The European Congress on Obesity took place today in Prague, Czech Republic. The projections of the WHO Modelling Obesity Project were made public in the presence of representatives of the scientific team comprised of the UK Health Forum in London and the WHO Regional Office for Europe in Copenhagen.
In an effort to understand the impact of obesity and overweight on the future of the European population, 53 countries included in the World Health Organization European region pooled their data for examination. Looking at the body mass index (BMI) which is calculated by dividing weight expressed in kilograms by the square of height in meters, the scientists compared overweight proportions to obesity proportions for both men and women.
The comparison was made between 2010 available data and 2030 models. The projections that resulted are somewhat gloomy. At the same time, they stress need for better public campaigns, better policy coordination and more implication from public health authorities.
Therefore, while comparing the BMI for overweight and obesity (25kg per square meter, respectively 30kg per square meter), it was indicated that Europe is on the fast track for an obesity surge by 2030. The most affected countries will be Ireland, the UK, Spain, Sweden, Austria and the Czech Republic.
Dr. Joao Breda on behalf of the WHO Regional European office stated that:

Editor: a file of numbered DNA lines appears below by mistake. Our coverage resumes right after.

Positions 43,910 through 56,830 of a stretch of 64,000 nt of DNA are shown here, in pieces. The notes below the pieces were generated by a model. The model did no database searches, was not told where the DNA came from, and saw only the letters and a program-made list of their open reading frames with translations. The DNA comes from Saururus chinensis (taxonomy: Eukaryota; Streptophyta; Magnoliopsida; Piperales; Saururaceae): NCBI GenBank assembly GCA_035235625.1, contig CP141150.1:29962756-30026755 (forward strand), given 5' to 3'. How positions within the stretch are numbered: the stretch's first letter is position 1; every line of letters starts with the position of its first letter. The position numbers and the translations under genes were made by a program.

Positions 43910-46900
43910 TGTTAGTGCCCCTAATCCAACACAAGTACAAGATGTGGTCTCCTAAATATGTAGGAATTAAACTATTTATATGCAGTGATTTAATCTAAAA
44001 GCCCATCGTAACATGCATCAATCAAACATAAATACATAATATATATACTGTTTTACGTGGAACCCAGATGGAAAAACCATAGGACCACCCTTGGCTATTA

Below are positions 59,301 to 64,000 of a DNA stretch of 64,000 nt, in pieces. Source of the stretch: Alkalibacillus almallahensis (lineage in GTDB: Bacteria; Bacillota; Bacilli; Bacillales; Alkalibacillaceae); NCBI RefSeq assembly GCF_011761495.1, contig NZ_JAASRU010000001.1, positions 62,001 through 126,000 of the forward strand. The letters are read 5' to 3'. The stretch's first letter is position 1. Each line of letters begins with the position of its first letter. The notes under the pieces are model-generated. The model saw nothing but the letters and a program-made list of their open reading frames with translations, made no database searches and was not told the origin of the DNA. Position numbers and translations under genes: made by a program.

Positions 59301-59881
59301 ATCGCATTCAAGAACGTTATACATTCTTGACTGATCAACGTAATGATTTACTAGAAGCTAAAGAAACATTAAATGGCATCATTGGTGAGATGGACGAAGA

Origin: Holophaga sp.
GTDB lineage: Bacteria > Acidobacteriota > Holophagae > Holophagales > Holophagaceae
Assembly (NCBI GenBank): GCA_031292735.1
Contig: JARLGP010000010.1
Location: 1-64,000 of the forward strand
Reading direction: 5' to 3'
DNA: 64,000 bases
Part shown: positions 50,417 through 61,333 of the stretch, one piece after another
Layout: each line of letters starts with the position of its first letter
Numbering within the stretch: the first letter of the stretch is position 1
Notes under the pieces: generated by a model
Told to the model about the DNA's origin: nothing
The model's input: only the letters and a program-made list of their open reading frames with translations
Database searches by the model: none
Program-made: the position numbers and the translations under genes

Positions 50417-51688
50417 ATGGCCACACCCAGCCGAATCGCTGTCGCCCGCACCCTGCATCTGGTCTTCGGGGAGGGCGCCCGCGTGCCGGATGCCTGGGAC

“Although this was a forecasting exercise, and therefore the data need to be interpreted with extreme caution, it conveys two strong messages—first that the availability and quality of the data in countries needs to be improved, and second these predictions show that more needs to be done in terms of preventing and tackling overweight and obesity”.
Among those who fared best in the modeling was the Netherlands where the trend is a decrease in the number of obesity cases. While in 2010 the percentages showed 54 percent of men to be overweight and 10 percent to be obese, it was calculated that by 2030 only 49 percent will be overweight, with just 8 percent obese. In the case of women, the decrease in overweight cases will be of only 1 percent, from 44 to 43. The cases of obesity in women are set to decrease 4 percent, from 13 to 9.
At the opposite side of the table, the majority of the Irish adult population is projected to be overweight. The percentage of Irish men who are likely to be overweight increases from 74 percent to 89 percent, with the percentage of obesity also increasing from 26 percent to 48 percent. For women, the 2010 numbers showed 57 percent to be overweight and 23 percent to be obese. These percentages will increase to 85, respectively 57 percent.
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